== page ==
Go back to Step 2 and repeat it. You’ll know way more this time, but you’ll also uncover more questions. Learn by doing.

Step 6) Go deeper

You’re now at a fork in the road. You know the basics and you fearlessly dove in and ran a couple Quant UXR studies. Use the questions that came up to choose your next topic. Then, once you feel like know a thing or two, try another study. Repeat until you’re a pro!

Option a) Statistics for UX Researchers

So, you like stats, do you? Me too! Let’s get nerdy.

First, read Quantifying the User Experience by Jeff Sauro and James Lewis. It is DENSE, but it is nicely laid out. You might not absorb everything on the first pass, but that’s okay. Thanks to the decision maps in the first chapter, you’ll always know where to look.

Then, subscribe to the MeasuringU blog. They put out about one post per week, and sometimes they get pretty technical, but it’s super relevant stuff.

Some experienced Quant UX Researchers I’ve talked to have also recommended Benchmarking the User Experience by Sauro. I haven’t read it yet, but it’s on my list because it looks to be a practical, step-by-step guide on how to measure your user experience.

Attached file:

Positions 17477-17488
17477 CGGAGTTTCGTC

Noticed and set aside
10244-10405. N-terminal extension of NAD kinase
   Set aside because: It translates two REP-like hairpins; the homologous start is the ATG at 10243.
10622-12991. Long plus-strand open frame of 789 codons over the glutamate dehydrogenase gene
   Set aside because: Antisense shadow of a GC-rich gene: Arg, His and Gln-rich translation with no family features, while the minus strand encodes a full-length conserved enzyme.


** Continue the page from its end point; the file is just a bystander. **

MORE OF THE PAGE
Option b) Analytics for UX researchers

Ahhhh, analytics. This is what first got me interested in Quant UXR. Unfortunately, the only serious reading I’ve done on the topic is Web Analytics 2.0 by Avinash Kaushik (book, 475 pages). I don’t recommend this book for people trying to get into Quant UXR. Don’t get me wrong; there was a lot of great, timeless wisdom in the book. But a lot has changed since it was written in 2009. Web apps were barely a thing back then, so Web Analytics 2.0 focused on static web pages and search engine traffic.

Next on my analytics reading list is Researching UX: Analytics, by Luke Hay (book, 176 pages). This book is only a few years old and is written for UXers. After that, I may read yet another Jeff Sauro book, Customer Analytics For Dummies (book, 336 pages). For more analytics books, see 5 books for bringing analytics into the UX process (article, 2 minute read).

Option c) Data visualization for UX researchers

You can’t be good at Quant UXR if you’re not good at presenting your findings. This section has resources for just that.

First, start with an absolute CLASSIC. Edward Tufte may have first written The Visual Display of Quantitative Information (book, 197 pages) almost 40 years ago and updated it about two decades ago, but it still holds true today. Even print-focused advice like “not wasting ink” holds true when you’re building digital graphs. As a bonus, it’s full of beautiful data visualizations.

Then, if you haven’t already, take the ten graph challenge (10-day challenge). I know it was only ten graphs, but it really built my data viz confidence.